“Poem for Elaine,” by Doug Sylver

When we receive submissions for the Elaine Wetterauer Writing Contest, each year we are reminded of the wisdom, heart, and love of language that Elaine continues to inspire in youth today. The Language Arts Department Chair at Nathan Hale High School, Elaine Wetterauer was a warm and passionate educator who impacted the lives of thousands of students, championing significant academic and cultural advancements within the school.

Language Arts teacher Doug Sylver of Nathan Hale has written “Poem for Elaine” in her memory, which we are touched to share in this post with Sonder readers. Doug also proposed the idea of a plaque commemorating Elaine’s commitment to the school, which is now featured on the wall of Hale’s Language Arts hallway. He writes:

“A few months before Elaine passed, I asked her permission to name our LA hallway here at Nathan Hale after her. She wrote that she ‘loves the whimsy of Wetterauer Way,’ the double entendre as well as the alliteration. Always the LA teacher. We now have an official plaque for her on the wall outside her former classroom. Yesterday, when I was looking at it, a student stopped and asked who she was. It was a joy (and a challenge) to try and describe her and that inspired me to write the poem.”

Read Doug’s poem below.


Poem for Elaine

Born in the Tule Lake
Internment Camp in 1944.
Welcome to the world!
Welcome to America!
Died in Seattle in 2015,
Lung cancer spread to her brain.
Never smoked, but always
thought.

She once went to a dollar store
But her only bill, a $20.
Tried to pay in coins
“TOO MUCH PENNIES,” the cashier yelled at her.
As if yelling in bad grammar would be better
better understood by one who understands the language
better than maybe everyone.
She told me this and I didn’t know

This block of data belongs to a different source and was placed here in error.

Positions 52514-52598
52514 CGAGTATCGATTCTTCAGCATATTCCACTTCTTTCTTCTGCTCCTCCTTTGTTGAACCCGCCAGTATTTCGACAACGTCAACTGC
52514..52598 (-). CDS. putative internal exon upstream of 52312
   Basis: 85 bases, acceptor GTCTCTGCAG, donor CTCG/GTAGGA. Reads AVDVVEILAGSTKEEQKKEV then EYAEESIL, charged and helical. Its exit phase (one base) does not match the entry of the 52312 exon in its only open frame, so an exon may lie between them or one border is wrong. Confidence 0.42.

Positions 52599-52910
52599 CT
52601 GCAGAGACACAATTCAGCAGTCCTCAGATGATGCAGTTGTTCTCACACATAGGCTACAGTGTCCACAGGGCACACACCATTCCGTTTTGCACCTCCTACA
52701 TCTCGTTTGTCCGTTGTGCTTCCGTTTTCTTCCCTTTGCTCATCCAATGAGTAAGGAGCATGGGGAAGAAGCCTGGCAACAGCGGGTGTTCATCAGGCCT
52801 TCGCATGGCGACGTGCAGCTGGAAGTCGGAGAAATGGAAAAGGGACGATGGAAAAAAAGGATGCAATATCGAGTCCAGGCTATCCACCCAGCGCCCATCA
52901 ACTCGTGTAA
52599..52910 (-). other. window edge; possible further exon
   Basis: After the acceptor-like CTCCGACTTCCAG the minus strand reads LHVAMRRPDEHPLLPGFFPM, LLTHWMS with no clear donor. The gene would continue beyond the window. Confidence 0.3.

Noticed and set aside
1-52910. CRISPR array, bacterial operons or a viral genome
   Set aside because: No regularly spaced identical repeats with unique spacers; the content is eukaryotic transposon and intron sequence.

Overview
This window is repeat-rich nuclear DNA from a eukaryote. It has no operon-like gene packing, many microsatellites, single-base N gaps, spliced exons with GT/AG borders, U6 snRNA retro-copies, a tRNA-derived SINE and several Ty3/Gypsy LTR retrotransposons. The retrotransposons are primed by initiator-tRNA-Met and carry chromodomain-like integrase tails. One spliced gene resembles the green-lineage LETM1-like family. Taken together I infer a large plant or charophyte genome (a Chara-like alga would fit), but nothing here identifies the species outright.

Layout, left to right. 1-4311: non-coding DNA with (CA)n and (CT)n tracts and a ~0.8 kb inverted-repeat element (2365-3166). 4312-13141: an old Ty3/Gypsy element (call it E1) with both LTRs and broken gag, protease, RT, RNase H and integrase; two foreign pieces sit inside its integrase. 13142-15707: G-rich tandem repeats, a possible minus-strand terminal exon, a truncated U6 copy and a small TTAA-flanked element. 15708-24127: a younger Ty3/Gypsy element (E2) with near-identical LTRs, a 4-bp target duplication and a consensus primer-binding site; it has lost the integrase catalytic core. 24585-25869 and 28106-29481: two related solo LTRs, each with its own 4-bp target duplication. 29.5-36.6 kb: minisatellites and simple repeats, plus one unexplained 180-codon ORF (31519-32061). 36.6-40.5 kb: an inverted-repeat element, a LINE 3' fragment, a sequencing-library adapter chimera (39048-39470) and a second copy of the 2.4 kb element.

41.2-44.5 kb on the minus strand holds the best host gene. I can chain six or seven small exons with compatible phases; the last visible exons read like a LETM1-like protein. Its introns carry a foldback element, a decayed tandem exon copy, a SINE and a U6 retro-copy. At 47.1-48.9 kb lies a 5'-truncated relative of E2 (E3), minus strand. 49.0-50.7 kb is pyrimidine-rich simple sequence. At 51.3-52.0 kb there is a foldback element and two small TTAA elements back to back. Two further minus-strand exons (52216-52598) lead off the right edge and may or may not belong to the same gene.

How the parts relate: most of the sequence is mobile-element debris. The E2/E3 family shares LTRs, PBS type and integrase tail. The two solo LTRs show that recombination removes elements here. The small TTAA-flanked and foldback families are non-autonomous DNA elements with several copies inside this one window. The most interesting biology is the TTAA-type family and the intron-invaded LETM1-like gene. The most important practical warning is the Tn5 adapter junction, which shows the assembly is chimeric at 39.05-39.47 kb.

whether to laugh or cry
So I did both
In that order
Still am.

Before she left for good I arrived
uninvited at her home
disguised as an orchid deliveryman.
“She had radiation today,” her daughter warned me,
“Today’s not a good day. . .”
“Who’s there?”
from a shattered voice, from the kitchen.
When her daughter said my name
the shattered voice went,
“Let him in, please…”
I planned to stay ten minutes, deliver the orchid, wish her well,
perhaps a hug, and leave.
Ended up staying for three hours, although I tried politely,

respectfully to leave too many times.
I was fed miso soup, green tea, steamed dumplings with
chili sauce and soy sauce, rice.
I was told stories
I was asked for stories.

When I finally left
I had been
baptized blessed cleansed
by the beauty of the woman
who thought too much,
who gave too much
to far too many
like me.

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Thank you, Doug, for sharing your beautiful piece! 

Submissions for the Elaine Wetterauer Writing Contest are due tomorrow, Friday, December 8th, by 5 PM. The contest is open to K-12 students attending a WITS partner school. Students are invited to submit an original poem, story, comic, or essay based on the title of SAL author Jesmyn Ward’s novel, Sing, Unburied, Sing. The theme “Sing, _____, Sing” invites students to explore the subject of yearning, struggle and hope in relation to their personal experiences and to reflect on the world around them.

For more information on submissions, please download the WITS 2017 Elaine Wetterauer Contest guidelines.

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